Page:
Many families from Monterrey make their full- or part-time homes in San Antonio. Parts of the Stone Oak and Sonterra neighborhoods have earned the nickname "Little Monterrey."

Photo via Flickr Creative Commons (Rick Gonzalez)
Monterrey, Nuevo León, Mexico
Cerro de las Mitras
Cerro de las Mitras is a Monterrey landmark. It's popular among hikers, and offers incredible views of the city below.

Via Wikimedia Commons
Santa Cruz de Tenerife, Canary Islands, Spain
Carnival de Santa Cruz de Tenerife
This is the other capital of the Canary Islands. The carnival at Santa Cruz de Tenerife is the world's second most popular. The carnival occurs each February, and attracts visitors from across the globe.

Photo via Flickr Creative Commons (Philippe Teuwen)
Santa Cruz de Tenerife, Canary Islands, Spain
Auditorio de Tenerife
The opera house at Santa Cruz de Tenerife opened in 2003. Since then, it's been hailed as one of the island's — and Spain's — foremost architectural achievements. President Bill Clinton visited it in 2005, the first time a former U.S. president had visited the Canary Islands.

Photo via Wikimedia Commons
Santa Cruz de Tenerife, Canary Islands, Spain
Castillo de San Juan Bautista
Also known as Castillo Negro, the old fort sits behind the opera house. It was built in 1641, and served a principal role in defending the island from British Admiral Horatio Nelson in 1797.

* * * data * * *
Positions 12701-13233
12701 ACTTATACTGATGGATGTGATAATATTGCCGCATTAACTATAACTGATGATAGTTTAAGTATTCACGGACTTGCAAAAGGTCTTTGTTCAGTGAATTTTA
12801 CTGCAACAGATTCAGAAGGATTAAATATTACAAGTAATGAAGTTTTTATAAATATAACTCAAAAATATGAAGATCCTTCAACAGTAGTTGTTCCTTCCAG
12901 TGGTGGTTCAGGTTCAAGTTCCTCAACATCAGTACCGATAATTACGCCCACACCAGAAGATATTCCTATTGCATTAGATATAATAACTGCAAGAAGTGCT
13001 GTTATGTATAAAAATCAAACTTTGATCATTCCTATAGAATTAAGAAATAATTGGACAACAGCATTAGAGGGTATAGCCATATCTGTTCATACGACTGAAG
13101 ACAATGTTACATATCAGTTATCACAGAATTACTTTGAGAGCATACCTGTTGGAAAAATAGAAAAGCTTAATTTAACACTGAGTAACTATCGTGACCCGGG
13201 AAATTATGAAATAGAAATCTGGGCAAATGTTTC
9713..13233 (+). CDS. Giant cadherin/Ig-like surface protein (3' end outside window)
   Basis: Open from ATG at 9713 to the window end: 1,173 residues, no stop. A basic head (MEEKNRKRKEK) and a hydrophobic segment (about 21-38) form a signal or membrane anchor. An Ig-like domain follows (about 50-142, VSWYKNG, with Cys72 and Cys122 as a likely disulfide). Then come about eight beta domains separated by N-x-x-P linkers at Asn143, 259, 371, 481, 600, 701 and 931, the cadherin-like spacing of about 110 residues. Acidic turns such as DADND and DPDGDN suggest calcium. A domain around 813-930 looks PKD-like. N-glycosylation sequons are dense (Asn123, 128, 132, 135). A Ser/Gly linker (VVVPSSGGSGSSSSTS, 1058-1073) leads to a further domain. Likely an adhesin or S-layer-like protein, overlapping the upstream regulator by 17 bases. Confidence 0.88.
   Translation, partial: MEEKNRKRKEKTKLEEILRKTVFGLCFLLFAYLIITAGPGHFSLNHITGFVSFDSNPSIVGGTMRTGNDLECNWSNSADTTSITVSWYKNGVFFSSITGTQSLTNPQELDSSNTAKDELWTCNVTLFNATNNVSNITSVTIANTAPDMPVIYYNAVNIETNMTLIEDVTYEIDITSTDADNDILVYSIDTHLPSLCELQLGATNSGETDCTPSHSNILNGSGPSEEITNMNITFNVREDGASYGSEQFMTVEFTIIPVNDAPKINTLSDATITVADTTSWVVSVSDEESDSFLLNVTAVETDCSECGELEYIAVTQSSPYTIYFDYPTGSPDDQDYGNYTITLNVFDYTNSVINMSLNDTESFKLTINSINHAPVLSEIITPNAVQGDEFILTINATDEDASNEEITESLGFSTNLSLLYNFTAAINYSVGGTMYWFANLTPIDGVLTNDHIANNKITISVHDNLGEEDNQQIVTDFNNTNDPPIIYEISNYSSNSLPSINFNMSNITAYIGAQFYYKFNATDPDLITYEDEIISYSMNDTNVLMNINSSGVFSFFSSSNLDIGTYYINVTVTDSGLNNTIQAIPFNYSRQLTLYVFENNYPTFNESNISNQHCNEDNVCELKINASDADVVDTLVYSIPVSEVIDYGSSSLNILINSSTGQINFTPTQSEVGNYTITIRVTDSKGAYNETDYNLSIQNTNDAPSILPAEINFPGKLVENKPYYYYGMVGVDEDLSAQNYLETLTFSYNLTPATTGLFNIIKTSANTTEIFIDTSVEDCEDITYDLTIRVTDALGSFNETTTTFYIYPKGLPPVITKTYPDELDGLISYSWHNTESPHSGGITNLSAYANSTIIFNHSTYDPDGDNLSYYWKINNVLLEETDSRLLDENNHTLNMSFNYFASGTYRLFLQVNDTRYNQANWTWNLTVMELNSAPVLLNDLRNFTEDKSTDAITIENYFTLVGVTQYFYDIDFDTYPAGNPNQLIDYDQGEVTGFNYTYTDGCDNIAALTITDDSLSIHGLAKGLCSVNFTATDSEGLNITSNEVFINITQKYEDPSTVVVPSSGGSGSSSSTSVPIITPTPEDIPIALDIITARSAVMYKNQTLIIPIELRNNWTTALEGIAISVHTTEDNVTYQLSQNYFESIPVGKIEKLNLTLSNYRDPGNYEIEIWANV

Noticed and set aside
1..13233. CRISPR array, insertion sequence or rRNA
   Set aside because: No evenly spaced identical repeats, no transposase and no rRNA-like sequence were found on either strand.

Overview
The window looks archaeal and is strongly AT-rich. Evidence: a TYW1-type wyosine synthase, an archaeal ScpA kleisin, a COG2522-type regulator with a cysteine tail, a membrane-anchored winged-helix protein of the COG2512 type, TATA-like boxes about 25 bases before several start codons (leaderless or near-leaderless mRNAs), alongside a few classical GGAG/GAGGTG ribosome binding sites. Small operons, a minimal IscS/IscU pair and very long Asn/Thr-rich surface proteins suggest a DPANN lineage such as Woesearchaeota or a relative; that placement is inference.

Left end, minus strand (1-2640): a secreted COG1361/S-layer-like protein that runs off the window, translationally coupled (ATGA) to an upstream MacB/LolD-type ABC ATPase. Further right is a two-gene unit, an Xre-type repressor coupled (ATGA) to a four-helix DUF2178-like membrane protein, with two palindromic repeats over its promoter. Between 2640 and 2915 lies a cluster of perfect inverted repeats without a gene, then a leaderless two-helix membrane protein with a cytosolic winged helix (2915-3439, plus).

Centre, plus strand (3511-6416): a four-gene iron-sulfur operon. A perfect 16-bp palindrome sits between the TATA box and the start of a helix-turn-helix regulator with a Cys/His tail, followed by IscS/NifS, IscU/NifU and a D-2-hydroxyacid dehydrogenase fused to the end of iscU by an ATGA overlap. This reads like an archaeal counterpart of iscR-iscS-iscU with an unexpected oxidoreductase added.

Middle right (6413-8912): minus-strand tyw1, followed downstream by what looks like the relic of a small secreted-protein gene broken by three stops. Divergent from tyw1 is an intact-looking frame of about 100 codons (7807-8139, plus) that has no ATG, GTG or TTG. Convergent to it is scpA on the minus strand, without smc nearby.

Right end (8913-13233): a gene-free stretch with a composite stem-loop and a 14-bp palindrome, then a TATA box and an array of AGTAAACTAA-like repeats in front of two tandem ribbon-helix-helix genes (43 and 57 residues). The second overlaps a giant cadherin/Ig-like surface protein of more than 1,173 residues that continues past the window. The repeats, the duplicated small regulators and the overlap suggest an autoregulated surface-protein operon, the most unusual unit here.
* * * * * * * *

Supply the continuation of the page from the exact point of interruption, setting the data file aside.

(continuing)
Photo via Wikimedia Commons
Chennai, Tamil Nadu, India
Madras High Court
Built in 1892, the court is the highest judicial authority in the state of Tamil Nadu. It was damaged in 1914 during a World War I attack on the city by German forces.

Photo via Wikimedia Commons
Chennai, Tamil Nadu, India
National Art Gallery
The gallery was built in 1906, but has been closed since 2002 due to structural damage. Several proposals to repair it have been floated, though none have gained significant traction.

Photo via Wikimedia Commons
Chennai, Tamil Nadu, India
Southern Railway Headquarters
India's railways are split into 16 divisions, the southern-most of which is headquartered in Chennai. It's a hub for over 4,200 miles of railway in the region.

Photo via Wikimedia Commons
Kumamoto, Japan
Located on Kyushu island, the southern-most island in the Japan chain, Kumamoto's most famous landmark is Kumamoto Castle. The castle sits on a hilltop, and dates back to the 15th century.

Photo via Wikimedia Commons
Kumamoto, Japan
Kumamon
Nightmare fuel or cute and cuddly character? Whichever, Kumamon is the official mascot of Kumamoto Prefecture. The rosy-cheeked bear stars in movies to promote local industry and drum up tourism. Kumamon is also an honorary citizen of San Antonio.

Photo via Wikimedia Commons
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Guadalajara, Jalisco, Mexico
Guadalajara Cathedral
Originally built in 1541, this is actually the third version of the cathedral, after a fire in 1574 and several earthquakes in the 1800s severely damaged its structure.

Photo via Wikimedia Commons